Refugee Poster Contest for U.S., Caribbean Students

George Stuteville
for National Geographic News
March 19, 2003

As the armies mass for a war in Iraq that could start at any moment, a steady stream of refugees fleeing from that nation pours into neighboring countries. A war would increase the exodus of Iraqi refugees by millions—swelling a worldwide population estimated at some 20 million refugees, half of them under the age of 18.

For most American children, if they are exposed to the war at all, it will be from the images on television.

However, in some classrooms in the United States and Caribbean countries, teachers will use the war to offer poignant lessons not just about the military violence of war, but about its devastation on people who survive it by running from it into the limbo of refugee camps.

To draw attention to the special plight of refugee children, the United Nations High Commissioner of Refugees is sponsoring its third annual poster contest for U.S. and Caribbean students in grades 4-10 in public, private and parochial schools.

Posters, which will be judged and categorized by age groups, should be no larger than 11 by 17 inches. The poster should reflect the theme: "Shared Wishes, Shared Dreams: Refugee Youth and Us." The deadline is April 1.

Actress Angelina Jolie, the UNHCR Goodwill Ambassador on World Refugee Day, will award winners. Entries will be on display at the National Geographic Society in Washington, D.C.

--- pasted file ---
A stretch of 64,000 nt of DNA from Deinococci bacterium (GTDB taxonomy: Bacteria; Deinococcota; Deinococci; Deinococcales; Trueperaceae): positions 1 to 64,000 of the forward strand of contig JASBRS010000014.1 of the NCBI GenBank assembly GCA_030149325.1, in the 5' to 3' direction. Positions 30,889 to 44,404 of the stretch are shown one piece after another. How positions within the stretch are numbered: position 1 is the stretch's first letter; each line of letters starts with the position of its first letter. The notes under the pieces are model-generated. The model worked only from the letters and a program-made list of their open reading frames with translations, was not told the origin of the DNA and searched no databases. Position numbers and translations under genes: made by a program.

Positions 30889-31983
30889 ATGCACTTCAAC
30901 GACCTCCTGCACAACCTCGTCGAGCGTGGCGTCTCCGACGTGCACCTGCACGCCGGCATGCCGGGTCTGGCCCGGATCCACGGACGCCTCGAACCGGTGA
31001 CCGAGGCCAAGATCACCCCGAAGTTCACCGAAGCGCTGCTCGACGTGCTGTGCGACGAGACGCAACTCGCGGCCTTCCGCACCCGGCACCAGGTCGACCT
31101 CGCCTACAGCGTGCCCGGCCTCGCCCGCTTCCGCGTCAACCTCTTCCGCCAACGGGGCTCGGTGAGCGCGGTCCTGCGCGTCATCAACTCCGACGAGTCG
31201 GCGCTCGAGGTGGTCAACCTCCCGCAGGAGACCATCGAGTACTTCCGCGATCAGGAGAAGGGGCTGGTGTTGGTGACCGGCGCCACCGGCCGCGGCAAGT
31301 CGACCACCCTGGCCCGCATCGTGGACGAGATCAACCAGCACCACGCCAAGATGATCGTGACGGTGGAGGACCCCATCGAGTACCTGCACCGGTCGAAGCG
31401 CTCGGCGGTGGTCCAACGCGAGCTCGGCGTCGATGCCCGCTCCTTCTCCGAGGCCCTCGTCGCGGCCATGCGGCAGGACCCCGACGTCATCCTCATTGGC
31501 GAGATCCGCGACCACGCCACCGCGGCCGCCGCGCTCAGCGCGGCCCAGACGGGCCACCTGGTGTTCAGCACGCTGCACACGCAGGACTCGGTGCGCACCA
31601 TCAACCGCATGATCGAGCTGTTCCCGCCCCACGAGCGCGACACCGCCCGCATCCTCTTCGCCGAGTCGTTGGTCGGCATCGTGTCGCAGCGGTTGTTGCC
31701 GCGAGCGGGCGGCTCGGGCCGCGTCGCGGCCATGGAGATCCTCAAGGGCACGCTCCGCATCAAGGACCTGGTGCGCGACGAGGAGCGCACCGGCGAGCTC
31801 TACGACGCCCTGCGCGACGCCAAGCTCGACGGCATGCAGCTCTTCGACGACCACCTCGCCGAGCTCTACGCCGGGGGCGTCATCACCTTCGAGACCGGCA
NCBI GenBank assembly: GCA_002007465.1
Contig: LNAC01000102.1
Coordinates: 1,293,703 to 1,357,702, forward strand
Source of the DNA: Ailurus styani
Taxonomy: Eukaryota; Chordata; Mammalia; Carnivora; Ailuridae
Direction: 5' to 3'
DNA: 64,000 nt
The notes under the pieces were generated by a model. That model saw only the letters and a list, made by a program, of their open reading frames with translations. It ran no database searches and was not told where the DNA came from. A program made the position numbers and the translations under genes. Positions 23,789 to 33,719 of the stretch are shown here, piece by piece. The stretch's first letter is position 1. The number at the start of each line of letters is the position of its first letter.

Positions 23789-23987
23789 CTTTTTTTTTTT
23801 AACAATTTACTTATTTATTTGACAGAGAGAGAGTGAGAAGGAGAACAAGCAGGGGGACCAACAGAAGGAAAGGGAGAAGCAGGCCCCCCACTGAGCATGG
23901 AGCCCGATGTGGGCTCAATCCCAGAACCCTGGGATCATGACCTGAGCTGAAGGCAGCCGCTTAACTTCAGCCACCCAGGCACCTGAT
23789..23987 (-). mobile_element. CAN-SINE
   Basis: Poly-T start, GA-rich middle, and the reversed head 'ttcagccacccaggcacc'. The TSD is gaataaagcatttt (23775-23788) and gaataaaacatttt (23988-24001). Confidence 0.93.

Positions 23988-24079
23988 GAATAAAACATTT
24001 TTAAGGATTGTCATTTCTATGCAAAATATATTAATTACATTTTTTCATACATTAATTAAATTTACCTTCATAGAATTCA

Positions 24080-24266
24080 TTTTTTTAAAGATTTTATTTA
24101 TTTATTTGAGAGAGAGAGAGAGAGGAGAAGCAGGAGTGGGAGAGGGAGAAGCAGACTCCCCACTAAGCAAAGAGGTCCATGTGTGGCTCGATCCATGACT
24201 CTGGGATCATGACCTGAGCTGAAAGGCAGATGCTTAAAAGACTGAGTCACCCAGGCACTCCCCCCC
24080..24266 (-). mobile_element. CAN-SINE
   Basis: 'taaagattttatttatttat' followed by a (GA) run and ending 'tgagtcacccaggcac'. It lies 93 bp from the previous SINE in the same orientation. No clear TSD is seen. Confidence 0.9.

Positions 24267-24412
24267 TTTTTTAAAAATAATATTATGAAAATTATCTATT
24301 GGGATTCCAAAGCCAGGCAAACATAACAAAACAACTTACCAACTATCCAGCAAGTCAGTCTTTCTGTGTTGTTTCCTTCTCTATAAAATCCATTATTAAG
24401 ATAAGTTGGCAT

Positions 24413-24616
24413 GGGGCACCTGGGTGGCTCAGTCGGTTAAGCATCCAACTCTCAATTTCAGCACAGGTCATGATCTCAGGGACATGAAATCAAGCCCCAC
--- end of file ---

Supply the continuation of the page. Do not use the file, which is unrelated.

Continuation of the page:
Jolie, who won an Oscar for Best Supporting Actress in 2000 for Girl, Interrupted, said that those who enter the contest should begin by thinking what they have in common with refugee children around the world.

"Refugee youth have the same wishes and dreams as children all over the world—to go to school, to play games and sports, to be surrounded by friends and family, to feel safe and secure, to have a home," said Jolie, who has traveled to several troubled nations in her quest to bring more attention to refugees.

In her journals, Jolie has written about the squalor of camps, finding it difficult to describe the conditions.

"I can't tell people what it is like to sit with wounded men and abandoned women and children all hungry and desperately trying to survive, holding onto what is left of their dignity, their self-worth, their hope."

Jolie said that one young refugee girl described to her dreams about a classroom with smiling school friends or a street without machine guns and a field without mines or a home with a mother and father and brothers and sisters.

The lives of such refugee children can influence their peers, giving hope that the next generation can seek peace.

Continued on Next Page >>


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